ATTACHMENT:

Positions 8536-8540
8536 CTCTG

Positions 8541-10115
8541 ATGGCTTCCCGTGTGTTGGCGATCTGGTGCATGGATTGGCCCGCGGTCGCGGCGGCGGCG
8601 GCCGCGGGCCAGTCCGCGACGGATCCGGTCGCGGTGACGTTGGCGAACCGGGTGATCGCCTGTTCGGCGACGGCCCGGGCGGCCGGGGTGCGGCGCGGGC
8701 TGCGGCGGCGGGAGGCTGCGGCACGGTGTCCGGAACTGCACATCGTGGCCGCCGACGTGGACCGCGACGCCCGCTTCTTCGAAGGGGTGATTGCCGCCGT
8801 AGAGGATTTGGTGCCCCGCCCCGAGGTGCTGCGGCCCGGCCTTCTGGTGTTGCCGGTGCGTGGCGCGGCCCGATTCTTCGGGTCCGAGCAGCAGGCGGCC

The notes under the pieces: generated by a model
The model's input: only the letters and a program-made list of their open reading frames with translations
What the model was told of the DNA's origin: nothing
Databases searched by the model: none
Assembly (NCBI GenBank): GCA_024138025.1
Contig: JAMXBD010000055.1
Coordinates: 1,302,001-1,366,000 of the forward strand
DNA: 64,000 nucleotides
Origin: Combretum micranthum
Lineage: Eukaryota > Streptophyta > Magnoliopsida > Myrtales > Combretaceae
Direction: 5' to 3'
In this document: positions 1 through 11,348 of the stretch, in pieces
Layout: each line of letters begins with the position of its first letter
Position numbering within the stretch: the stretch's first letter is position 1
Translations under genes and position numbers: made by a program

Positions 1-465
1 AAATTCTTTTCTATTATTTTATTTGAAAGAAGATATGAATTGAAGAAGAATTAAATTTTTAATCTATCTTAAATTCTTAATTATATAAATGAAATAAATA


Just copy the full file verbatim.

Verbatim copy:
Positions 8536-8540
8536 CTCTG

Positions 8541-10115
8541 ATGGCTTCCCGTGTGTTGGCGATCTGGTGCATGGATTGGCCCGCGGTCGCGGCGGCGGCG
8601 GCCGCGGGCCAGTCCGCGACGGATCCGGTCGCGGTGACGTTGGCGAACCGGGTGATCGCCTGTTCGGCGACGGCCCGGGCGGCCGGGGTGCGGCGCGGGC
8701 TGCGGCGGCGGGAGGCTGCGGCACGGTGTCCGGAACTGCACATCGTGGCCGCCGACGTGGACCGCGACGCCCGCTTCTTCGAAGGGGTGATTGCCGCCGT
8801 AGAGGATTTGGTGCCCCGCCCCGAGGTGCTGCGGCCCGGCCTTCTGGTGTTGCCGGTGCGTGGCGCGGCCCGATTCTTCGGGTCCGAGCAGCAGGCGGCC

The notes under the pieces: generated by a model
The model's input: only the letters and a program-made list of their open reading frames with translations
What the model was told of the DNA's origin: nothing
Databases searched by the model: none
Assembly (NCBI GenBank): GCA_024138025.1
Contig: JAMXBD010000055.1
Coordinates: 1,302,001-1,366,000 of the forward strand
DNA: 64,000 nucleotides
Origin: Combretum micranthum
Lineage: Eukaryota > Streptophyta > Magnoliopsida > Myrtales > Combretaceae
Direction: 5' to 3'
In this document: positions 1 through 11,348 of the stretch, in pieces
Layout: each line of letters begins with the position of its first letter
Position numbering within the stretch: the stretch's first letter is position 1
Translations under genes and position numbers: made by a program

Positions 1-465
1 AAATTCTTTTCTATTATTTTATTTGAAAGAAGATATGAATTGAAGAAGAATTAAATTTTTAATCTATCTTAAATTCTTAATTATATAAATGAAATAAATA